“In the meantime [between April and July 1947], having been urged by Metropolitan Samuel and Kando, Isha’ya persuaded the Bedouins, Jum’a and Khalil Musa, to take him to the cave. According to Jum’a (see Appendix I), the three of them went together in a taxi from Jerusalem to the point where the Dead Sea road branches from the Jericho road. From there they hiked for an hour to reach the cave. Nothing seems to have been taken from the cave on that visit, but Jum’a said that before they left Isha’ya made a cairn of rocks to mark the site. Some weeks later Jum’a met Isha’ya and Khalil Musa in the Bethlehem market place, and they were carrying two more scrolls from the same cave. Khalil Musa, when interviewed independently,27 agreed that he went a second time to the cave with Isha’ya but asserted that they secured four scrolls from under the debris on the floor of the cave at that time.28

These four scrolls were taken to Kando, who has confirmed the fact that four scrolls were brought to him by Isha’ya and Khalil before any scrolls had been sold to St. Mark’s.29 Kando kept only one of this group, however, as payment for the advance he had made to Isha’ya on expenses for the two trips to the cave.30 Khalil Musa and Jum’a wanted to keep the other scrolls since, as Kando put it, ‘they were partners’ in the deal. It seems likely that the scroll which Kando secured at that time (probably in May or June 1947) was the Syrians’ ‘Fourth Scroll,’ now called the Genesis Apocryphon’ (1QApoc).31

The story seems fairly straightforward. In the footnotes, however, we get the actual (somewhat messy) data: p. 196, note 28: “Although in the interviews of November 24-25, 1961, Jum’a indicated that this [his trip back to the cave with Isha’ya] and a subsequent visit to the cave took place after the sale of the first scrolls to St. Mark’s Monastery (i.e. after July 19, 1947),” which would mean the Genesis Apocryphon would belong to the first group of scrolls Jum’a brought to Kando (1QS, 1QpHab, and 1QIsaa). In addition (p. 197, note 31), Kando, when presented with a photograph of the Genesis Apocryphon roll, “was quite certain that it was one of the scrolls which he delivered to Metropolitan Samuel. He seemed to think, however, that it was one of the scrolls that Jum’a had brought on his first visit.” Again, a primary figure in the story associates the Genesis Apocryphon with the first set of scrolls. Trever ably explains away these statements in light of other interviews and a later, revised statement by Jum’a.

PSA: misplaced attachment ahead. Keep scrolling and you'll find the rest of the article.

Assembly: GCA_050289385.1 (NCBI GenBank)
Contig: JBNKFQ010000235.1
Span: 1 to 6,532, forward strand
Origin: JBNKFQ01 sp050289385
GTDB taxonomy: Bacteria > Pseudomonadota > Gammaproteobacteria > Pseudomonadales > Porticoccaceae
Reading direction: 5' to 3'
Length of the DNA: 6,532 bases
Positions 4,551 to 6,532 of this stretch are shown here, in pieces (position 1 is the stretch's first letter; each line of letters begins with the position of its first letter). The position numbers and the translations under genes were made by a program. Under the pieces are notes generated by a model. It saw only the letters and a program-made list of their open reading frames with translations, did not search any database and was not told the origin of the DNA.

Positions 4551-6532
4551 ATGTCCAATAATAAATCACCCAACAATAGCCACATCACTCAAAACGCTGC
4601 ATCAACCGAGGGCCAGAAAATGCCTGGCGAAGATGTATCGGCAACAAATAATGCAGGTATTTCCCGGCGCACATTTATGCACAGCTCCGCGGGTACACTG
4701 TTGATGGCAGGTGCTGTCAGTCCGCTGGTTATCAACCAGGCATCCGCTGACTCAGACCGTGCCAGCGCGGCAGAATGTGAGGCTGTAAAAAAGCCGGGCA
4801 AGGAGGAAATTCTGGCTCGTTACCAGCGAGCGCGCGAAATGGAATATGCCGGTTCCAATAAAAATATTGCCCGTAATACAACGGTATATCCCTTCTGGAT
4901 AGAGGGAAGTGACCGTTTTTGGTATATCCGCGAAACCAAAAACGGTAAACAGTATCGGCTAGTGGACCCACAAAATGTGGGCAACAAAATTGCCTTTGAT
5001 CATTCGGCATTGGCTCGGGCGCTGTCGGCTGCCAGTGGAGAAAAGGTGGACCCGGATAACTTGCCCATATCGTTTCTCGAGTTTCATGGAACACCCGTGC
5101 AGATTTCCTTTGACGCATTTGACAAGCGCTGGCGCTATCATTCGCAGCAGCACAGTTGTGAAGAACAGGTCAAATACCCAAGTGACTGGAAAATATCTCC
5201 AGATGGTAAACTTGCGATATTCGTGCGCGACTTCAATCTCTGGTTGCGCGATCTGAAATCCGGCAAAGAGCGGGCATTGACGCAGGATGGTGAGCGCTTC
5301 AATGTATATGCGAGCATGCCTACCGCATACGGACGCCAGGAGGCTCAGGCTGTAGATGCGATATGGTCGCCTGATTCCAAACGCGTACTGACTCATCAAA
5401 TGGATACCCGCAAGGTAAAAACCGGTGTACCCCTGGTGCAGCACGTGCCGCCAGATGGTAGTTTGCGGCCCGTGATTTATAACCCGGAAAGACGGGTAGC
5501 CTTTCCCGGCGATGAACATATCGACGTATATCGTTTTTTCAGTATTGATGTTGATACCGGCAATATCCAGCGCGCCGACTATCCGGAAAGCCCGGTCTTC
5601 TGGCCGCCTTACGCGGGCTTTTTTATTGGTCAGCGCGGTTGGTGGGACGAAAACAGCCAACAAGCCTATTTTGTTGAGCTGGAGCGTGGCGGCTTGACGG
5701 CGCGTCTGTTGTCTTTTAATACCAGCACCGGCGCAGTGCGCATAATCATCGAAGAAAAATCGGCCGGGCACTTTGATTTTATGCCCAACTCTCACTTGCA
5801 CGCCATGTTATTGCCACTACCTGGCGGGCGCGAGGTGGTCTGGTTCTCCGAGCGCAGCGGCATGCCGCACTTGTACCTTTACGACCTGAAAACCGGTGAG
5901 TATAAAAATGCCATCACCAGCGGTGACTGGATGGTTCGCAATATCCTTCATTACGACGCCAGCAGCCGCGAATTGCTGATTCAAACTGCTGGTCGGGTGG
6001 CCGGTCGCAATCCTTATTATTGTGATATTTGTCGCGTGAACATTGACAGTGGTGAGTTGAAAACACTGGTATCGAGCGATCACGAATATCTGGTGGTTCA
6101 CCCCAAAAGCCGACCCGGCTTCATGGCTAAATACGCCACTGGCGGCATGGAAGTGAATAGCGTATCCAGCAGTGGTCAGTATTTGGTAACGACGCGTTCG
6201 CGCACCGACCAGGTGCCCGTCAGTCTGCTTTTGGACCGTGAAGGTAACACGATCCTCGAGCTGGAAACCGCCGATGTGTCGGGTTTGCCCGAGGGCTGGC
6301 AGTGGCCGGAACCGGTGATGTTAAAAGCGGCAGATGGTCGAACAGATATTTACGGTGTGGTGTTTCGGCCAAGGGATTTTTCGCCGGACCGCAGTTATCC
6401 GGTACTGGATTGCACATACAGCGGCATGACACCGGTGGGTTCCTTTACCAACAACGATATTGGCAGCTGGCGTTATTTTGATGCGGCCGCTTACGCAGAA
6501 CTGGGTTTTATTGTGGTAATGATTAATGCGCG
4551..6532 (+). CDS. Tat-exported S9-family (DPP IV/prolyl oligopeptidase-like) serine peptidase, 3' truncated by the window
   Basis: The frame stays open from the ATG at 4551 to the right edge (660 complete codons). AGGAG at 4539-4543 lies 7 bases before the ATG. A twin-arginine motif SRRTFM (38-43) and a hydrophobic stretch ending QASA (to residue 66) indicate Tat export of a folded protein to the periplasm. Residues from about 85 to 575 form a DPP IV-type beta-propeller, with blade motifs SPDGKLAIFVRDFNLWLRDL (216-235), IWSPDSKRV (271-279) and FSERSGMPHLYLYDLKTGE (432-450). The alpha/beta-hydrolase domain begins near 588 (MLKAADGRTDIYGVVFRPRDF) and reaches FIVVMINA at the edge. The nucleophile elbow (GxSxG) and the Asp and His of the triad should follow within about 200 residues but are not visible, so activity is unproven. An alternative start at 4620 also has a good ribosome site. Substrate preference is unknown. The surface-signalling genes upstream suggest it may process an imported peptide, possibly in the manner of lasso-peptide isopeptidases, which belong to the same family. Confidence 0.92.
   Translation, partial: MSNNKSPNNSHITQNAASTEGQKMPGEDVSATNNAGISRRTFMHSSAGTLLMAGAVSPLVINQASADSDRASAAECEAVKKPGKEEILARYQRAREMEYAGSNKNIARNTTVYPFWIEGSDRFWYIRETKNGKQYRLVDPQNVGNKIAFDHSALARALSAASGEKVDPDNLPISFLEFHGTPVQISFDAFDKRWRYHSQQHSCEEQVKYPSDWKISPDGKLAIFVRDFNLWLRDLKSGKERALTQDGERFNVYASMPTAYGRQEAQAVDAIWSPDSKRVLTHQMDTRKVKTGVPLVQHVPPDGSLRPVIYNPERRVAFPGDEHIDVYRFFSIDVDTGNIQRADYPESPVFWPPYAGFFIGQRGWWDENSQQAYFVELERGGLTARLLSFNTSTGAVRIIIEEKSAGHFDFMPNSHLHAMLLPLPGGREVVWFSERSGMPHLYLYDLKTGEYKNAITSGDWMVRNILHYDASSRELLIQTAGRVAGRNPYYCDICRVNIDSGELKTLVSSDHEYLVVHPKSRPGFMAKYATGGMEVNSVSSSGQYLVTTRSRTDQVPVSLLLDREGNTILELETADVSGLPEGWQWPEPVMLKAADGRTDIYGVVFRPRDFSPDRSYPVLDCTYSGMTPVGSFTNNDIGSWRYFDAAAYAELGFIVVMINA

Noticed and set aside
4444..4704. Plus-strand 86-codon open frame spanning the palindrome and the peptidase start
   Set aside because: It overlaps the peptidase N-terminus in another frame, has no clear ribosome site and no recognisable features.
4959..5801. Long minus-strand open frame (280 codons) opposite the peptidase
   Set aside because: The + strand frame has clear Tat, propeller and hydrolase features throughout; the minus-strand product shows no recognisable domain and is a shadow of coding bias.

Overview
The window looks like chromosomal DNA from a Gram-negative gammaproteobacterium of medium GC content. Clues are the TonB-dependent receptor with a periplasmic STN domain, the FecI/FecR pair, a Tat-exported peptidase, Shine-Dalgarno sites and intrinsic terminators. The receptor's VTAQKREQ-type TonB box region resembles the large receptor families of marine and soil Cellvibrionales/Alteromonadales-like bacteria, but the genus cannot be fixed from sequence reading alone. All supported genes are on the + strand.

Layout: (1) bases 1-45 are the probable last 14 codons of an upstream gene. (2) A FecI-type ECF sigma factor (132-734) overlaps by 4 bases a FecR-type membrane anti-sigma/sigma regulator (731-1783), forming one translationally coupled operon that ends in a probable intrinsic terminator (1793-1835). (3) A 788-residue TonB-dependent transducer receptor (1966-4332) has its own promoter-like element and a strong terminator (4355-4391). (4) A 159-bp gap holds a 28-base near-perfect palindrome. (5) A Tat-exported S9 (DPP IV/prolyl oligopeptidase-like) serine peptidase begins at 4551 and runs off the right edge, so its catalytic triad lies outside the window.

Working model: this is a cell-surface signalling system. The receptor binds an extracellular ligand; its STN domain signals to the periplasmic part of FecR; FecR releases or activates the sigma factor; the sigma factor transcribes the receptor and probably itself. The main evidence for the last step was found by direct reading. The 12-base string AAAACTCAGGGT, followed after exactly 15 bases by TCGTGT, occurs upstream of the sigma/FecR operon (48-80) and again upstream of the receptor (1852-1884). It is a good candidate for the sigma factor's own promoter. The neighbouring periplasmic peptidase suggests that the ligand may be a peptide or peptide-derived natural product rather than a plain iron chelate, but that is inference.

What can we say at the end of the day? If Trever’s reconstruction is right, then, in addition to the second Isaiah Scroll (1QIsab), and the Hodayot scroll (1QHa), the Genesis Apocryphon might also have been found along with the War Scroll (1QM), which is archaeologically connected to Cave 1. But it seems to me worthwhile to note just how delicate this whole reconstruction is.

So, my question is: Am I missing any crucial evidence here?


Posted in Antiquities Dealers and Collectors, Antiquities Market, Archaeological context, Dead Sea Scrolls, Find Stories | 8 Comments

Statement on the So-Called Dead Sea Scrolls of Southwestern Baptist Theological Seminary

A couple days ago, Christianity Today reported that Southwestern Baptist Theological Seminary is closing what it calls “the nation’s leading evangelical archaeology program.” At the same time, the Seminary itself issued a statement explaining the shuttering of the program, but the bulk of that statement focused on the fate of the Seminary’s supposed “Dead Sea Scrolls,” which the Seminary (along with most scholars) now suspects are fakes:

“The current administration’s lack of confidence in the fragments’ authenticity has been confirmed by an October 2018 report prepared for the seminary’s Board of Trustees by faculty associated with studying the collection. That report, which was recently provided to the current administration, found that by as early as 2016, some seminary faculty had become convinced at least some of the fragments were possible forgeries. More recently, the independent investigation of the Museum of the Bible’s Dead Sea Scrolls collection concluded its fragments were not authentic, which gives us even less confidence in our collection since they share a similar provenance to the MOTB collection. We would welcome an independent investigation of the seminary’s fragments, although the institution is unable to fund such an effort.” 

The statement notes that the fragments were purchased by “the prior administration” and that “significant institutional resources were expended on the acquisition and promotion of the likely fraudulent fragments.” The prior administration was headed by former Seminary president Paige Patterson, depicted below (with his wife Dorothy) (and their dog) in a stained glass window (recently removed from the Seminary).

Stained glass depiction of Paige and Dorothy Patterson; image source: Fort Worth Weekly